EPA Power Plant Rules ‘Reckless,’ Threaten Reliability

FOR IMMEDIATE RELEASE: 5/1/24                                                                                                                                       

EPA power plant rules ‘reckless,’ threaten reliability

MANDAN, N.D. — The North Dakota Association of Rural Electric Cooperatives (NDAREC) opposes new power plant rules released April 25 by the Environmental Protection Agency (EPA), which threaten U.S. electric reliability and would force the premature retirement of reliable, dispatchable, baseload electric generation assets.

The rules aim to cut emissions from power plants by imposing unrealistic timelines and relying on technology not yet deployable

“The EPA rules jeopardize the ability to keep the lights on, and they pack a one-two punch to our industry by advancing the premature closure of always available, dispatchable power and making it more difficult to build new power plants,” said Josh Kramer, NDAREC executive vice president and general manager.

To operate past the start of 2039, the new regulations require existing coal-fired power plants to reduce carbon dioxide emissions by 90% by 2032. To do so requires coal plants to deploy carbon capture and sequestration (CCS) technologies. Though promising and actively being pursued by electric cooperatives, including by Grand Forks-based Minnkota Power Cooperative through Project Tundra, CCS is not yet proven or commercially available.

Though the EPA exempted existing natural gas plants from compliance – a change from its initial proposal in May 2023 – new natural gas units must meet the greenhouse gas standards laid out in the new rule.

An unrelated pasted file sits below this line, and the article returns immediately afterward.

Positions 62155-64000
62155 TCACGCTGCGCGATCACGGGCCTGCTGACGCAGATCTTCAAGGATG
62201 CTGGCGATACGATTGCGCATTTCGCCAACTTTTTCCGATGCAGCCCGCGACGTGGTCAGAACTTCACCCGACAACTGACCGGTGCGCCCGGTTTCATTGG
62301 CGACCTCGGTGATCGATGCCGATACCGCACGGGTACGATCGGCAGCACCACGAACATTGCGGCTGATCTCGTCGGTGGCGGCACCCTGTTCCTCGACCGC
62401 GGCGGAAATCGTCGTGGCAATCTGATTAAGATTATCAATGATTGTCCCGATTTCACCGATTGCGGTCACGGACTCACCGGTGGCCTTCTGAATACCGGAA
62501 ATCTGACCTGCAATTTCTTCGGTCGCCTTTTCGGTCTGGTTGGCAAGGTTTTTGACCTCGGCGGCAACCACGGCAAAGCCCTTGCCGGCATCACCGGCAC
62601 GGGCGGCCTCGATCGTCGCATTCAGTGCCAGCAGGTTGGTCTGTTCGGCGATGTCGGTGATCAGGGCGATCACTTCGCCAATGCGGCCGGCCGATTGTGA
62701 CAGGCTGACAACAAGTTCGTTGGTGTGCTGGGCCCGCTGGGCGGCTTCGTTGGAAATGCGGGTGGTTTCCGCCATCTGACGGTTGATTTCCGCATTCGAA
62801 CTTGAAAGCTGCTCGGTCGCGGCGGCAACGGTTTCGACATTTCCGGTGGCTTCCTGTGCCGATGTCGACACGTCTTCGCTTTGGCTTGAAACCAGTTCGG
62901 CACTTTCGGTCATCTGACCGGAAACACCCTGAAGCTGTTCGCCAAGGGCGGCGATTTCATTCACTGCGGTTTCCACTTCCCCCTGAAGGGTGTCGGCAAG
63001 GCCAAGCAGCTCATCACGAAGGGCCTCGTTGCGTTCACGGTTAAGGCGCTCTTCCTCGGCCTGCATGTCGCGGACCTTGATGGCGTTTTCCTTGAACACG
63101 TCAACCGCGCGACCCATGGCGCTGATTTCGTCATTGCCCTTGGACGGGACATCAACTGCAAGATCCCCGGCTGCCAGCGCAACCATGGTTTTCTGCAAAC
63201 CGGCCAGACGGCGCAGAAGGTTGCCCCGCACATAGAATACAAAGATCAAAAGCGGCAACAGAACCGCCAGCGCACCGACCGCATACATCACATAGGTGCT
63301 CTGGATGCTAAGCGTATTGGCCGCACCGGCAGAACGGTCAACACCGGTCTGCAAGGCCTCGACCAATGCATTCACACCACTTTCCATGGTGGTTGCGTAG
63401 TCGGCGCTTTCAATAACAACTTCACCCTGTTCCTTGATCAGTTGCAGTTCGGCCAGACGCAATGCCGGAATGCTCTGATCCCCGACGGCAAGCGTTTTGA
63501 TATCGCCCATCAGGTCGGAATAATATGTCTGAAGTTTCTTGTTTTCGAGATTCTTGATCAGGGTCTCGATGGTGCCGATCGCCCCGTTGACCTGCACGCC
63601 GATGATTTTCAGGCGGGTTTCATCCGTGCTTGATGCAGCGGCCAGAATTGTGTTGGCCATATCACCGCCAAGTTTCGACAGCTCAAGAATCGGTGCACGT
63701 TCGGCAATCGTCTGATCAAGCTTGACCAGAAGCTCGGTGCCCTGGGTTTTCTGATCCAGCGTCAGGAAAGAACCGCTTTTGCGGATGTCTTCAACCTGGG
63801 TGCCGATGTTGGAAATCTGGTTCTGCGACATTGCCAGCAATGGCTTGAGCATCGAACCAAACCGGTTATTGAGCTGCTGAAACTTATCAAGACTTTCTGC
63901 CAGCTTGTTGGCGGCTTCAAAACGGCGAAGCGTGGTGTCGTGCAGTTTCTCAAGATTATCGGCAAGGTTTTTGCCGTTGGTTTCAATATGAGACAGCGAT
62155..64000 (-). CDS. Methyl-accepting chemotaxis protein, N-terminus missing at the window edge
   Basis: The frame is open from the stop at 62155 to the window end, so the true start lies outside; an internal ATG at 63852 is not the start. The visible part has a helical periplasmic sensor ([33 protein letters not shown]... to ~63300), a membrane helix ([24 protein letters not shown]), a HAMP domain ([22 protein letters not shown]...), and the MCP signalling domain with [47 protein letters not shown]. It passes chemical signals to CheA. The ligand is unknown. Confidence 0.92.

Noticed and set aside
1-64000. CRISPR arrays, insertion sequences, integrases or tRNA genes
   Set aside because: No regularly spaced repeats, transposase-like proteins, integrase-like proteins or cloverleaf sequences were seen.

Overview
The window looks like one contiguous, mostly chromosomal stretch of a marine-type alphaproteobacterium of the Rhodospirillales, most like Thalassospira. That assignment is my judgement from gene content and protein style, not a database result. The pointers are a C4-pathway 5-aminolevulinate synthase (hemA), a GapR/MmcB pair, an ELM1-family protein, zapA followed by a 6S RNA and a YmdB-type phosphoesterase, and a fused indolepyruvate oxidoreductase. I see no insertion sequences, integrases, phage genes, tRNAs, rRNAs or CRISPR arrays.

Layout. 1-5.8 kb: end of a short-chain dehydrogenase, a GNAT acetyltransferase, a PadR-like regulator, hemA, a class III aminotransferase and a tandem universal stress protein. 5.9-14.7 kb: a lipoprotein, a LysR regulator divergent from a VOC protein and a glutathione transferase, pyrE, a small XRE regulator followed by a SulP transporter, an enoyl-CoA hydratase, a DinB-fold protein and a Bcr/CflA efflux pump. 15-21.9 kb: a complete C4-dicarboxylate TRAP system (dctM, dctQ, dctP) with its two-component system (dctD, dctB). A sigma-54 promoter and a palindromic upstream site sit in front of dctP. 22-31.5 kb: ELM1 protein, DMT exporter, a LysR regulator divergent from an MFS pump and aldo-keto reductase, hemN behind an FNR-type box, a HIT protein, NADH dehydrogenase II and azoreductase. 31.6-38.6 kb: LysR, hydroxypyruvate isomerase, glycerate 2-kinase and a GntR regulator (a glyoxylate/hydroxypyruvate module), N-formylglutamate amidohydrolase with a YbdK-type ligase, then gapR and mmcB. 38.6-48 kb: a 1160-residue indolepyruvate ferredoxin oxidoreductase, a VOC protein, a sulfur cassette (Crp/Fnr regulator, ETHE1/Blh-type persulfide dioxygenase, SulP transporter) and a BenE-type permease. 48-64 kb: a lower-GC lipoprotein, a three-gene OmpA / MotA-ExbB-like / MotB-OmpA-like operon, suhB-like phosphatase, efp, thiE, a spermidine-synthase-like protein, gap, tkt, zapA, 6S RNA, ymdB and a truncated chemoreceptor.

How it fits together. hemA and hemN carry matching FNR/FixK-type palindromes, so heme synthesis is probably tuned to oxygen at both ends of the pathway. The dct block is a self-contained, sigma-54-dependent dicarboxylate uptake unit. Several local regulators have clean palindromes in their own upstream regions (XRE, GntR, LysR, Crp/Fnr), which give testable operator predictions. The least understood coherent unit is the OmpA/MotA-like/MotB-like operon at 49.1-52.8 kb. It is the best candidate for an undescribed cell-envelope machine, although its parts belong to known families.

“I worry about the year 2032 and a future without coal,” Kramer said. “At a time when Americans are requiring more and more electricity to power their lives, the EPA is walking us down a dangerous path toward grave reliability challenges.”

The North American Reliability Corporation, a not-for-profit international regulatory authority whose mission is to assure the effective and efficient reduction of risks to the reliability and security of the electric grid, estimates the demand for electricity will grow 10% through 2032, while the electric generation to meet that demand is projected to grow only 4% in that time.

“Electric cooperatives are innovative. They’ve diversified and continue to make progress, but they are not willing to sacrifice reliability,” Kramer said. “Pulling the rug out from those working to solve today’s reliability challenges on the front lines is reckless. It will lead to more blackouts, higher costs and uncertainty for families and businesses. At some point, politics and political rhetoric need to take a back seat to what is possible given the technology available today.”

NDAREC is the statewide trade association for 17 electric distribution cooperatives and five generation and transmission cooperatives operating in North Dakota. The distribution cooperatives provide electricity to nearly 250,000 North Dakotans. NDAREC services include legislative advocacy, lineworker safety training, professional development, cooperative business development and communication services, including publication of the North Dakota Living magazine.